Defence Jobs

Australia

Air Force engineers lead an engineering team to help create and deliver Australian Defence Force (ADF) capability by applying engineering principles to acquire, sustain, maintain, and manage technology. They work on state aircraft, infrastructure, weapons, ancillary technical equipment and related aviation ground combat support systems like RADAR, SONAR, IT and networks; and operate within a defined engineering management framework comprising relevant ADF regulations and procedural guidance.

As an Engineer in the Air Force you would be able to be employed in roles where you are responsible for regulation, design, project management, logistics support and technical maintenance, to ensure technology is safely, efficiently and effectively employed to generate the required ADF capability. Additionally, as an Officer you are also responsible for the leadership, management, and welfare of technical and logistics personnel within the engineering environment.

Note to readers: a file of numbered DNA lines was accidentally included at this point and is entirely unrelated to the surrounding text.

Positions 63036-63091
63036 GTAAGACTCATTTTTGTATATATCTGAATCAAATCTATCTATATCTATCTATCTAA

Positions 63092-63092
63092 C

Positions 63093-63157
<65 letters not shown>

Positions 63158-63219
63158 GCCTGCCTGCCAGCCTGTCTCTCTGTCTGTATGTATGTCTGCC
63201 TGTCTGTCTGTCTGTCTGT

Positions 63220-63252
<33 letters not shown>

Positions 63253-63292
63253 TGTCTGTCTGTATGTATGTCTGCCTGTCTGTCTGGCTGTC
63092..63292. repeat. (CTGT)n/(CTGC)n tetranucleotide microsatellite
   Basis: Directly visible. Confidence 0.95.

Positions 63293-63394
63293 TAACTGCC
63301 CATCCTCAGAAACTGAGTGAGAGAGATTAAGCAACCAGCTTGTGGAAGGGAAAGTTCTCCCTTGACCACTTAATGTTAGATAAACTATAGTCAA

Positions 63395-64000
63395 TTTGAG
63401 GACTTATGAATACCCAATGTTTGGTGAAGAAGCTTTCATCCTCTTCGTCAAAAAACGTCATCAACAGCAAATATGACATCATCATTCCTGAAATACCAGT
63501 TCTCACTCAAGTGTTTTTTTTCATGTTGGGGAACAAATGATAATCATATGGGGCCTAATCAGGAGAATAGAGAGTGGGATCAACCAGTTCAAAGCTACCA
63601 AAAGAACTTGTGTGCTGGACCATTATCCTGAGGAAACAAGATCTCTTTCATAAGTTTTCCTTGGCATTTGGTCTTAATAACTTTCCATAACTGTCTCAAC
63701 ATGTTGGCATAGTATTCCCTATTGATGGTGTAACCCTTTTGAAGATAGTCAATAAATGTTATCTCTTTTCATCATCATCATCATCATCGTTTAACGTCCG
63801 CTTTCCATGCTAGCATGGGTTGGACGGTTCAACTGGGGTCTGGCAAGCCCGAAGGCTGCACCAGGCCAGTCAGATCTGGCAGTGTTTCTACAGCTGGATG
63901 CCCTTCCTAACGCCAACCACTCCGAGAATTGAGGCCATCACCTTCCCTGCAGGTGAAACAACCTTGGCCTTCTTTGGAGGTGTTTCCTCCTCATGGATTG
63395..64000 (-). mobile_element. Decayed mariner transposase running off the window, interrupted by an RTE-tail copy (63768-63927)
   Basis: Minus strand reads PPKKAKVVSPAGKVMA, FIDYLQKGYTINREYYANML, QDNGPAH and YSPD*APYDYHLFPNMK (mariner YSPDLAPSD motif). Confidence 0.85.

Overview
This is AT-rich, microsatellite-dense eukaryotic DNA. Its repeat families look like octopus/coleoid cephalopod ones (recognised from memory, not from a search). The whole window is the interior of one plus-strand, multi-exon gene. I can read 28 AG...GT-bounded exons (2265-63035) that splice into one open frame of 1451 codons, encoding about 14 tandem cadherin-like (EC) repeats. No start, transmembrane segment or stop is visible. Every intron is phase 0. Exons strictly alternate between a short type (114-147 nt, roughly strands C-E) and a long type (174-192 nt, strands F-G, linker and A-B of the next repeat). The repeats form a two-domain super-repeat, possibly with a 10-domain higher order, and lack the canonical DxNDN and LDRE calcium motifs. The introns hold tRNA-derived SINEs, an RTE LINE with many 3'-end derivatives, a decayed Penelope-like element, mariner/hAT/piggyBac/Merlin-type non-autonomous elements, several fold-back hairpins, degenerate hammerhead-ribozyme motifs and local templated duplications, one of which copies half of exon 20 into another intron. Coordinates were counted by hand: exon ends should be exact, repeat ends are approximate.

Three of the Aerospace Engineer specialisations have similar roles. These are:

Aeronautical (AERO) – responsible for aircraft structures, propulsion and associated mechanical systems and ground support equipment.

Armament (ARMO) – responsible for weapons, weapons systems and associated test equipment and bomb disposal; and

Electronic/Electrical (ELECTR) – responsible for airborne power generation and distribution, electronic/electrical control systems, instrument and navigation systems, automatic test equipment, communications, and radar and sonar equipment, heavy ground radar, ground telecommunication equipment and computer networks. ELECTR Officers can further specialise into aircraft related systems or Ground telecommunications related systems.

After you complete Initial Officer Training you will undertake a Professional Development and Training (PDT) year during which time you will rotate around different roles on a base every few months and undergo your employment training. After completing your PDT year, your first or second posting will likely be Maintenance Engineering or Engineering Management. You will be posted and rotated around new roles approximately every 3 years to gain the depth and breadth of experience required to develop you as a competent engineering leader with increasing levels of responsibility along the way.